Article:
'A generation which ignores history has no past and no future' - Robert Heinlein
History is a very popular subject at St Mary’s. Our rigorous approach produces excellent examination results. This dynamic department aims to make History inspiring, challenging and meaningful. We stretch high fliers while enthusing and encouraging all our students. We encourage girls applying to read History to complete an Extended Project Qualification in Sixth Form. We aim to widen the experience of classroom teaching through visits to historical sites such as the UIV trip to the Battlefields of World War One. Further afield, the History Department has participated in a trip to China with the Modern Foreign Languages Department in 2016, a trip to Russia in February 2017, and to Germany and Krakow in 2019 for GCSE and A Level students. We use active approaches such as drama, role play and we are leading the incorporation of IT as part of our delivery of this subject.
The Fourth Form
In the Fourth Form we cover a variety of topics and periods to ensure the girls have a good understanding of British and International History before they choose their GCSE options in UIV.
In LIV we study the Medieval period, from 1066 to 1600. In these lessons the girls learn about change and continuity, chronology and significance in a very exciting period: new for 2020 we will do this by looking at the same period in different geographic areas. In the Autumn Term, we will focus on English History and the importance of Kingship and Religion with the Battle of Hastings, the Black Death, The Peasants' revolt and the impact of the Tudors and the break with the Church of Rome. In the Spring Term, we will then look at the Middle East, considering the Caliphate, the fall of the Byzantine empire and the significance of the Crusades. In the Summer Term, we move to study the Africa Kingdoms 400-1600, considering Greater Zimbabwe and the Kingdom of Asante.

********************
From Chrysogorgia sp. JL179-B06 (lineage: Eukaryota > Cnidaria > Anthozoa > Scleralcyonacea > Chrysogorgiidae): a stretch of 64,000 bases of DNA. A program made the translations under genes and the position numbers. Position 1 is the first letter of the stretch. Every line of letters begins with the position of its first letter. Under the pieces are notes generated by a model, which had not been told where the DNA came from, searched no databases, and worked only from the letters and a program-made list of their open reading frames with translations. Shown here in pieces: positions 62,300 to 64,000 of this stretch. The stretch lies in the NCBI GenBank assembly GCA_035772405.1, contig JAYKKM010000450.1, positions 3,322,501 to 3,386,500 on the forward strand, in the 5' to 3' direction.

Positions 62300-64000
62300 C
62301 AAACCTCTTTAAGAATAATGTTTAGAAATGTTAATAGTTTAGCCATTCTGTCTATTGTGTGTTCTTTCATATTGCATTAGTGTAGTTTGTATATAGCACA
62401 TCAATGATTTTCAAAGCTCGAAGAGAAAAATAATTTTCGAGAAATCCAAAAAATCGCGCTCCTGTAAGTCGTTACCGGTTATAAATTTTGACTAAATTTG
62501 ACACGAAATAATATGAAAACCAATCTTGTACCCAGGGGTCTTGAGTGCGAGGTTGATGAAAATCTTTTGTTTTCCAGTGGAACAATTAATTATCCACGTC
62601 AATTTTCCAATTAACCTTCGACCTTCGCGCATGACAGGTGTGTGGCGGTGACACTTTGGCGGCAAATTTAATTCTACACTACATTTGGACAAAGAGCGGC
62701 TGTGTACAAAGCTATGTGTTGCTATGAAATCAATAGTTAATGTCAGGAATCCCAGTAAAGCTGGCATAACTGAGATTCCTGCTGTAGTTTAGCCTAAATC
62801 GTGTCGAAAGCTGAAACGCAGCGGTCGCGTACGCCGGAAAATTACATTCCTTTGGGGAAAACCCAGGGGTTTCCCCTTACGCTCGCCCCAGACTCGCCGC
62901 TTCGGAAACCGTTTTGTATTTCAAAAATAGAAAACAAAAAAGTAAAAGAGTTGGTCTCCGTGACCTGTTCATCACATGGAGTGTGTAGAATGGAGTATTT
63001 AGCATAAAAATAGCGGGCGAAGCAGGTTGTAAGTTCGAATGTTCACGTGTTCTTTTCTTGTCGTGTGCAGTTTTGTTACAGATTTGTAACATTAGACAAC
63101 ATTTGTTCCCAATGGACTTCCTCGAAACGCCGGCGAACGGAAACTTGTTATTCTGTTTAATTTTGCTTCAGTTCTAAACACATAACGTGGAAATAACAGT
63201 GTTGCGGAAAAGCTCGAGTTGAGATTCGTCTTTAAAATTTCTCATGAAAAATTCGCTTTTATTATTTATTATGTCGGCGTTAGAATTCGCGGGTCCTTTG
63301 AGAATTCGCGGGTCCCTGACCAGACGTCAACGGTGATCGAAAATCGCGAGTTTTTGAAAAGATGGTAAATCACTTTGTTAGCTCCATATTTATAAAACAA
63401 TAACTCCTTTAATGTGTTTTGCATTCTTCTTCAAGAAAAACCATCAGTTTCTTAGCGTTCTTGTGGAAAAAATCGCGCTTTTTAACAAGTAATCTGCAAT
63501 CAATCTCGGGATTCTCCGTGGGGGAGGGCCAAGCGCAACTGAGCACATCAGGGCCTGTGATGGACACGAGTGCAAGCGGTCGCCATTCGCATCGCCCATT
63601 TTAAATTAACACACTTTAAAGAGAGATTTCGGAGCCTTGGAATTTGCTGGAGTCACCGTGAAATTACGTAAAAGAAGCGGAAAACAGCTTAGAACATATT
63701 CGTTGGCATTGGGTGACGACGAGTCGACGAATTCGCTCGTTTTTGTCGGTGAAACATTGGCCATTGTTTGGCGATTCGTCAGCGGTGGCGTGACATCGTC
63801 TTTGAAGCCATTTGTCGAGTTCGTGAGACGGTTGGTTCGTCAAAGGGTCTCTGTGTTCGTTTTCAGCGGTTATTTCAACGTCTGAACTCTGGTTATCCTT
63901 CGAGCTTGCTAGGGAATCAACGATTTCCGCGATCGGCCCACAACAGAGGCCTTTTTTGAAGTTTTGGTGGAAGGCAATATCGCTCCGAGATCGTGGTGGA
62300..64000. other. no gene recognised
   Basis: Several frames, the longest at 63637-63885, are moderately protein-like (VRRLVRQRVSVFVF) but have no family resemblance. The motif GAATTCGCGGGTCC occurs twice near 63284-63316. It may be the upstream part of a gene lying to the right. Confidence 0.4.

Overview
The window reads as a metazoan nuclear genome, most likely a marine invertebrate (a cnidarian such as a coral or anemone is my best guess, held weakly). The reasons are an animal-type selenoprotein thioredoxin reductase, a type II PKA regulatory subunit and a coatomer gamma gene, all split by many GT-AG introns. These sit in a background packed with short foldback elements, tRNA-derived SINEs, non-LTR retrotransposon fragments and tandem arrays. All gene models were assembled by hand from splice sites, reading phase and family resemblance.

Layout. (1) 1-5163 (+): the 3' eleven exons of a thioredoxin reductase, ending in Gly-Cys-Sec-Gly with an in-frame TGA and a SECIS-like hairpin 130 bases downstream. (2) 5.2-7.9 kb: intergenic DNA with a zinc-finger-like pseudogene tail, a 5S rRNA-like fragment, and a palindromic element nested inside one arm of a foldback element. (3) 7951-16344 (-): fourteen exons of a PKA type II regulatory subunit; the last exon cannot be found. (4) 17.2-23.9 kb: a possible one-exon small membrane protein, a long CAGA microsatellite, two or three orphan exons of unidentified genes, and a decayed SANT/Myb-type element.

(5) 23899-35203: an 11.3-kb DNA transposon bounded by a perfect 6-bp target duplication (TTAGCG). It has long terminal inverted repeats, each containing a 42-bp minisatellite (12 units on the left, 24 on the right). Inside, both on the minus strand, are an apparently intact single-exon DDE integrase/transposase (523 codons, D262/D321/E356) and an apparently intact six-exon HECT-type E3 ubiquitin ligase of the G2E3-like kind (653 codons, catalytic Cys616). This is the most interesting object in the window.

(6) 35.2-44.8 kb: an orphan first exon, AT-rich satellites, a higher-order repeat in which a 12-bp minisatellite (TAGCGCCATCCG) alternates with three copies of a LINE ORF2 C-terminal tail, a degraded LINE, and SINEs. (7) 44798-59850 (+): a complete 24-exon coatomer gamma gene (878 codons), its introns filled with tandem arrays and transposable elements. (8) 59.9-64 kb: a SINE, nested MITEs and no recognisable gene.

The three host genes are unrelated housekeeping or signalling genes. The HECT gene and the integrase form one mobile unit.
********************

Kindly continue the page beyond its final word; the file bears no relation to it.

In MIV we continue chronologically on from LIV by studying The English Civil War, considering the developments in the nature of Kingship and Religion. The girls go on to study the slave trade before and the British involvement. We then look at the developments of the British Empire in tandem with the impact of the Industrial Revolution and how the two areas coincide.
Finally, in UIV the girls have a modern and international focus for their studies. We start off learning about the causes and consequences of the First World War, which is supported by a trip to the Battlefields of World War One in Belgium for all UIV girls. The interwar years are considered and the failures of the Treaty of Versailles considered in learning about the rise of Hitler and the path to World War Two. The Spring Term gives us the opportunity to consider the experiences of African Americans in the 20th Century and the impact of the Civil rights movement in the 1950s and 1960s. We also look at pot war social History in the Summer Term.
This year in UIV we are also excited to be offering two units in the Humanities lessons, which girls will do in addition to their core History classes. In the first session with us they will look at America in the 1920s, to echo the time period we look at in the first term in History. The second unit is reserved for an extremely important topic to study; the Holocaust.
A large proportion of the girls at school do IGCSE History. At St Mary’s we follow the EDEXCEL IGCSE course which offers an excellent foundation for any future study whilst providing a basis for understanding the modern world. They sit two examinations at the end of UV.
We started the new EdexceI GCSE course in 2017 which has the numeric grading system, having found the previous one very suitable. In LV girls will study Germany 1918-1945 and the Cold War 1943-1972, and the start of the Russian Revolution 1905-1924. We then finish our study of Russia and learn about China 1900-1989 in UV.